Blasphemy and punishment: SC has ‘limited powers’ to interpret Islamic laws

Supreme-court-of-Pakistan-e1430853472598

Supreme Court Pakistan

Source: Tribune

ISLAMABAD: The Supreme Court has observed that it has limited jurisdiction when it comes to interpreting the injunctions of Islam on the issue of blasphemy and its punishment.

A three-judge bench of the Supreme Court, headed by Justice Asif Saeed Khan Khosa, on December 14 rejected the review petition against the death sentence of former elite force guard Mumtaz Qadri for killing former Punjab governor Salmaan Taseer.

While authoring a six-page order in the matter, Justice Asif Khosa pointed out several times that the petitioner has failed to prove through any legally admissible  evidence that the victim namely Salman Taseer had committed blasphemy within the meanings of section 295-C PPC.

Justice Khosa said “no error patent on the face of the record has been pointed out by the counsel for petitioner [Qadri] qua such findings of this court.”

The order reads: “In view of the provisions of Articles 203G and 230 of the Constitution, the matter of interpretation of the injunctions of Islam as laid down in the Holy Quran and Sunnah falls within the exclusive domain and jurisdiction of the Federal Shariat Court, Shariat Appellate Bench, and the Council of Islamic Ideology with reference to an existing and proposed law and essentially.”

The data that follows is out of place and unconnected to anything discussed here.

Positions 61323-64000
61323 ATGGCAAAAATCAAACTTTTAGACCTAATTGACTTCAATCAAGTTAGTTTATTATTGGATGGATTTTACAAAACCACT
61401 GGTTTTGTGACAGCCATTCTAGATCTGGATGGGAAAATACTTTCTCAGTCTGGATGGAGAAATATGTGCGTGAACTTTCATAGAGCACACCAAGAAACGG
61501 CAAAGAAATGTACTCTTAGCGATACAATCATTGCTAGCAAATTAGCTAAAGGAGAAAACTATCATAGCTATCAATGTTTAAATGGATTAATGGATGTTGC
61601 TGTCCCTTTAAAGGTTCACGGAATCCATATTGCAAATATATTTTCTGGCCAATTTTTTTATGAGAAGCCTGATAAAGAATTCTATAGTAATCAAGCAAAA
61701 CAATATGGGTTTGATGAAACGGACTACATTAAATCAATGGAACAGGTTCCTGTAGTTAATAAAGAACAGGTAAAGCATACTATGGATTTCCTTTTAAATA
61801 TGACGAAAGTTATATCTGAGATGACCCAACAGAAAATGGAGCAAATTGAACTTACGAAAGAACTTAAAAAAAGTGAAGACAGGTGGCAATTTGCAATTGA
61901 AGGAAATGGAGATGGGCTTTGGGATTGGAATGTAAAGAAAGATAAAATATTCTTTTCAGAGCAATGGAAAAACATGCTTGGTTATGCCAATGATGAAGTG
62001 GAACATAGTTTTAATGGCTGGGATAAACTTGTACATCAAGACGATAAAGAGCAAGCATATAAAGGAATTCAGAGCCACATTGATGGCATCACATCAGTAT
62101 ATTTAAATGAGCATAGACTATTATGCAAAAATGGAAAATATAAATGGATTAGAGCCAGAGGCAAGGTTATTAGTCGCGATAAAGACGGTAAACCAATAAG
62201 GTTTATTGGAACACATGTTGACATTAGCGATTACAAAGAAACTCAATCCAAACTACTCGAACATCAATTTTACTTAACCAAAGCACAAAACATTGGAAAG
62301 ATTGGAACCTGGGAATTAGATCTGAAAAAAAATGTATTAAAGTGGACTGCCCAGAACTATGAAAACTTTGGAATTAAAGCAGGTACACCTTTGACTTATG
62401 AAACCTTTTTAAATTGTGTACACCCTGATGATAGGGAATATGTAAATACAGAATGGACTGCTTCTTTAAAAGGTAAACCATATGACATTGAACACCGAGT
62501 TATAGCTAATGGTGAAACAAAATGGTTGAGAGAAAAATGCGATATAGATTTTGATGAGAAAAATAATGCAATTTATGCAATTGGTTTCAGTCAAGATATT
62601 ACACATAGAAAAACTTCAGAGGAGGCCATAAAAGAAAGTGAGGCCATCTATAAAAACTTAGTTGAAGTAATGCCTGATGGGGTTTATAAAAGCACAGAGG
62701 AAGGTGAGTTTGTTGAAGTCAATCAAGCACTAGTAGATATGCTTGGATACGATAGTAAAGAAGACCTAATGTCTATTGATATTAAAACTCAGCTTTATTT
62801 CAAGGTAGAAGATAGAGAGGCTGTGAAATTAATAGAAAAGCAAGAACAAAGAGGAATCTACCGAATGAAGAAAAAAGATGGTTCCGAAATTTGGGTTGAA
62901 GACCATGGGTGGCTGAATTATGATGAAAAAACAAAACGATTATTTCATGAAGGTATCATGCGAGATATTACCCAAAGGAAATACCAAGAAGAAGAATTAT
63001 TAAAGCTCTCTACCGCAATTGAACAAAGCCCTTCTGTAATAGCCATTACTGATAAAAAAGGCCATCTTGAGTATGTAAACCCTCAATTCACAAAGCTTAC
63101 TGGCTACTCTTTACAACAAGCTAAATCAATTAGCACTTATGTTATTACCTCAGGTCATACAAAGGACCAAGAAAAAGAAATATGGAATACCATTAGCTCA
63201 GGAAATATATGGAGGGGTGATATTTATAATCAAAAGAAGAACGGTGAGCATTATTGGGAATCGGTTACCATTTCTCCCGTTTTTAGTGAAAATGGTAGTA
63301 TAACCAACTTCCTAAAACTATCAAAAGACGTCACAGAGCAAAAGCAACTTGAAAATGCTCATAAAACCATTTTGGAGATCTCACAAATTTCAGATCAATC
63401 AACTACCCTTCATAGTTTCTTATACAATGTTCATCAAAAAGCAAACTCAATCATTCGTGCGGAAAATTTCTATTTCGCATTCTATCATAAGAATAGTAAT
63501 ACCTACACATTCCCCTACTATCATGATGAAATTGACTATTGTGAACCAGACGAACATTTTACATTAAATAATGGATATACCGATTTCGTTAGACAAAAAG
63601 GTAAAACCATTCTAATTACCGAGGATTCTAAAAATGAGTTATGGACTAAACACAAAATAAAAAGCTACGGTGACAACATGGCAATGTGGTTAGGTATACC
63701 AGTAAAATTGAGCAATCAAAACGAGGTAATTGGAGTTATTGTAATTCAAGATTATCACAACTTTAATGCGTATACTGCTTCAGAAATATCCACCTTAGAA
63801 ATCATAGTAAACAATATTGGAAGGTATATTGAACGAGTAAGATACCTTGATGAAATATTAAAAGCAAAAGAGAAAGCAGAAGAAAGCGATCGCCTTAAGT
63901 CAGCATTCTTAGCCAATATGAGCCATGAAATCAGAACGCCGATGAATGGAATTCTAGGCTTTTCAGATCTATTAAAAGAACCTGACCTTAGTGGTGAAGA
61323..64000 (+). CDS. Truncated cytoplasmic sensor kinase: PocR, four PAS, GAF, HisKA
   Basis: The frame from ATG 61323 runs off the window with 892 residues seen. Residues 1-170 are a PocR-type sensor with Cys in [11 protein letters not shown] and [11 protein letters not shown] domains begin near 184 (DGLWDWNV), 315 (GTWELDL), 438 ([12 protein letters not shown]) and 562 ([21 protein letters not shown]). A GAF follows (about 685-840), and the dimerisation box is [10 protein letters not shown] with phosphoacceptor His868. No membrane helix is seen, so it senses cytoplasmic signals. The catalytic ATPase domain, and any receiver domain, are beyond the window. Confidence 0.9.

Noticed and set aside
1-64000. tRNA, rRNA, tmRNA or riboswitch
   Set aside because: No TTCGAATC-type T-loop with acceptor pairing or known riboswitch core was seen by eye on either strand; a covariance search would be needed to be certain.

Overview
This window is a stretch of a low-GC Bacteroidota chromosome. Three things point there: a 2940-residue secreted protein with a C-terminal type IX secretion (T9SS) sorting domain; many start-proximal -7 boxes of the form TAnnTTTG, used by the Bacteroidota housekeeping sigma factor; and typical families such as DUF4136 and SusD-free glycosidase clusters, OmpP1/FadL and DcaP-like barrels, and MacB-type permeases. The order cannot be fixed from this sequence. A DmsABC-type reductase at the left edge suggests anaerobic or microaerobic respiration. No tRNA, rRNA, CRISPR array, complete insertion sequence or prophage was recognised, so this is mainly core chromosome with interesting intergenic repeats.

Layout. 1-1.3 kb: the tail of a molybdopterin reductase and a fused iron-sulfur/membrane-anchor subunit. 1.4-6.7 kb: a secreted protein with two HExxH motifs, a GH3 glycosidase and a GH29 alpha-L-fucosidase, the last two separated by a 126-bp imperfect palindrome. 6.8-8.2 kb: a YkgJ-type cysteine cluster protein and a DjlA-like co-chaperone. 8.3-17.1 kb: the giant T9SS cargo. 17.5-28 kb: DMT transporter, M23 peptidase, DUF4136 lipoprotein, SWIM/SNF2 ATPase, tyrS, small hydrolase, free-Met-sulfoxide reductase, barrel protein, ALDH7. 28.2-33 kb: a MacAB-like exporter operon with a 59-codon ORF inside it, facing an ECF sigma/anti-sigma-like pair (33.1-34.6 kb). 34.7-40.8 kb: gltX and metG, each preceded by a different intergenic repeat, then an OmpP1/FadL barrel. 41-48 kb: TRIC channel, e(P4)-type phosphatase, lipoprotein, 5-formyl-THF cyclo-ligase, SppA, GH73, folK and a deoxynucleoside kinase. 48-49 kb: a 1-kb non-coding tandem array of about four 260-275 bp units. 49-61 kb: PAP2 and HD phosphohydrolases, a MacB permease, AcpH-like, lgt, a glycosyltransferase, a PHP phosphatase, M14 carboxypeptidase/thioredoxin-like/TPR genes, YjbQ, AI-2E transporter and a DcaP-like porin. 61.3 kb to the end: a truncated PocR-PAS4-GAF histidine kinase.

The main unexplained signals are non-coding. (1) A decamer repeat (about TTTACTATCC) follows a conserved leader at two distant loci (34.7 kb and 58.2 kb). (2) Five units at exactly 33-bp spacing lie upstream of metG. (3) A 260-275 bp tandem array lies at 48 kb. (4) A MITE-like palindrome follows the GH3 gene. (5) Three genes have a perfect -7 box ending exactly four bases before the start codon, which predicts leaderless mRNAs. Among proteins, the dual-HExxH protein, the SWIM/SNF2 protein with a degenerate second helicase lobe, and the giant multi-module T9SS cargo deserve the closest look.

It also pointed out that the court’s [SC] jurisdiction in such matters is limited to application of principles where they are settled, adding that but it is obvious that the same also applied to the Islamabad High Court (IHC). The high court, while issuing its ruling in the same matter, had discussed Islamic provisions.

But while issuing the judgment under review, the top court said it had refrained from interpreting he injunctions of Islam on blasphemy and its punishment, therefore, the same was also expected of the IHC.

In view of the matter, the observation made by IHC in the paragraph No 28, 29 and 30 of judgment passed in this case could be treated as Obiter dicta. Obiter Dicta mean a judge’s expression of opinion uttered in a court or in a written judgment, but not essential to the decision and therefore not legally binding as a precedent.

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